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Water 2013, 5(3), 1006-1035; https://doi.org/10.3390/w5031006

Prospects of Source-Separation-Based Sanitation Concepts: A Model-Based Study

1
Wetsus, Centre of Excellence for Sustainable Water Technology, P.O. Box 1113, 8900CC Leeuwarden, The Netherlands
2
Sub-Department Environmental Technology, Wageningen University, P.O. Box 17, 6700AA Wageningen, The Netherlands
*
Author to whom correspondence should be addressed.
Received: 27 April 2013 / Revised: 13 June 2013 / Accepted: 14 June 2013 / Published: 8 July 2013
(This article belongs to the Special Issue Sustainable Wastewater Treatment and Pollution Control)
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Abstract

Separation of different domestic wastewater streams and targeted on-site treatment for resource recovery has been recognized as one of the most promising sanitation concepts to re-establish the balance in carbon, nutrient and water cycles. In this study a model was developed based on literature data to compare energy and water balance, nutrient recovery, chemical use, effluent quality and land area requirement in four different sanitation concepts: (1) centralized; (2) centralized with source-separation of urine; (3) source-separation of black water, kitchen refuse and grey water; and (4) source-separation of urine, feces, kitchen refuse and grey water. The highest primary energy consumption of 914 MJ/capita(cap)/year was attained within the centralized sanitation concept, and the lowest primary energy consumption of 437 MJ/cap/year was attained within source-separation of urine, feces, kitchen refuse and grey water. Grey water bio-flocculation and subsequent grey water sludge co-digestion decreased the primary energy consumption, but was not energetically favorable to couple with grey water effluent reuse. Source-separation of urine improved the energy balance, nutrient recovery and effluent quality, but required larger land area and higher chemical use in the centralized concept. View Full-Text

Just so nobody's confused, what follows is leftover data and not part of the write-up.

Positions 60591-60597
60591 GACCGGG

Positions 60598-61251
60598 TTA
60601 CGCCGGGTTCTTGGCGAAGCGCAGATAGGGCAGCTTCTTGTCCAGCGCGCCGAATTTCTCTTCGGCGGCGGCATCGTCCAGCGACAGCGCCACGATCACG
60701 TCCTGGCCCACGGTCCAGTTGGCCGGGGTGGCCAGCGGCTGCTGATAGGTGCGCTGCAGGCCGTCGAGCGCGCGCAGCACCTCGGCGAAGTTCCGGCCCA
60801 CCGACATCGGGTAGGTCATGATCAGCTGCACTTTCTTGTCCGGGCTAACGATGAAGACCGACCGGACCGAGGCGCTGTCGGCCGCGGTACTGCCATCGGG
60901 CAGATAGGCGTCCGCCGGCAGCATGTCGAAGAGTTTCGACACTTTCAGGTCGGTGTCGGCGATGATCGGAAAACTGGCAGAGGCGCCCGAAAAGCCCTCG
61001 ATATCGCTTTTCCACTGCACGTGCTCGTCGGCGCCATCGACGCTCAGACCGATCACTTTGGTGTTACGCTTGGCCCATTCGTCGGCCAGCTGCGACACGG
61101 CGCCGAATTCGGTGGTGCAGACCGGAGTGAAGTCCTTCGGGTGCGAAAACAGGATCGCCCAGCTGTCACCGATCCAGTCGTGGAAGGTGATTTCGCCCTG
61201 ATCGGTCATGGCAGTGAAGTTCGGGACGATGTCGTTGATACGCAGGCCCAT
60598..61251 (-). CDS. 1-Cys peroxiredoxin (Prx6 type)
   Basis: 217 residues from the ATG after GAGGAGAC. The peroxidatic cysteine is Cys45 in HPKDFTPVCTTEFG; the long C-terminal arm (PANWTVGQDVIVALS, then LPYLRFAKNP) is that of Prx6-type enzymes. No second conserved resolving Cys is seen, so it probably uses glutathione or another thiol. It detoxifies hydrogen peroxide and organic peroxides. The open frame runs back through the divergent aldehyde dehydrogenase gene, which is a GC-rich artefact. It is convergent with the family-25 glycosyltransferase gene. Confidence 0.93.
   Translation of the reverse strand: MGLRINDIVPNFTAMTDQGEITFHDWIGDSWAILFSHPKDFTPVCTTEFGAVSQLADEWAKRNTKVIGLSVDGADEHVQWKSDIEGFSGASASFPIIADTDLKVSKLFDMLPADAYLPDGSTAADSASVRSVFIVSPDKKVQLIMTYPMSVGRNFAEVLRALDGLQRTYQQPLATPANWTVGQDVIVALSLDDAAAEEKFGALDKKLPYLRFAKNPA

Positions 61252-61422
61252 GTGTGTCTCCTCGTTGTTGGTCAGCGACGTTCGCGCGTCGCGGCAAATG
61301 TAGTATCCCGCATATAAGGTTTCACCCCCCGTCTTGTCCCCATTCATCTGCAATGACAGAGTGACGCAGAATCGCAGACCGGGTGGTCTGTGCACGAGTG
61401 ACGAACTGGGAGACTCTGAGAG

Keywords: centralized sanitation; source-separation-based sanitation; energy balance; water balance; nutrient recovery; chemical use; effluent quality; land area requirement centralized sanitation; source-separation-based sanitation; energy balance; water balance; nutrient recovery; chemical use; effluent quality; land area requirement
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This is an open access article distributed under the Creative Commons Attribution License (CC BY 3.0).

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Tervahauta, T.; Hoang, T.; Hernández, L.; Zeeman, G.; Buisman, C. Prospects of Source-Separation-Based Sanitation Concepts: A Model-Based Study. Water 2013, 5, 1006-1035.

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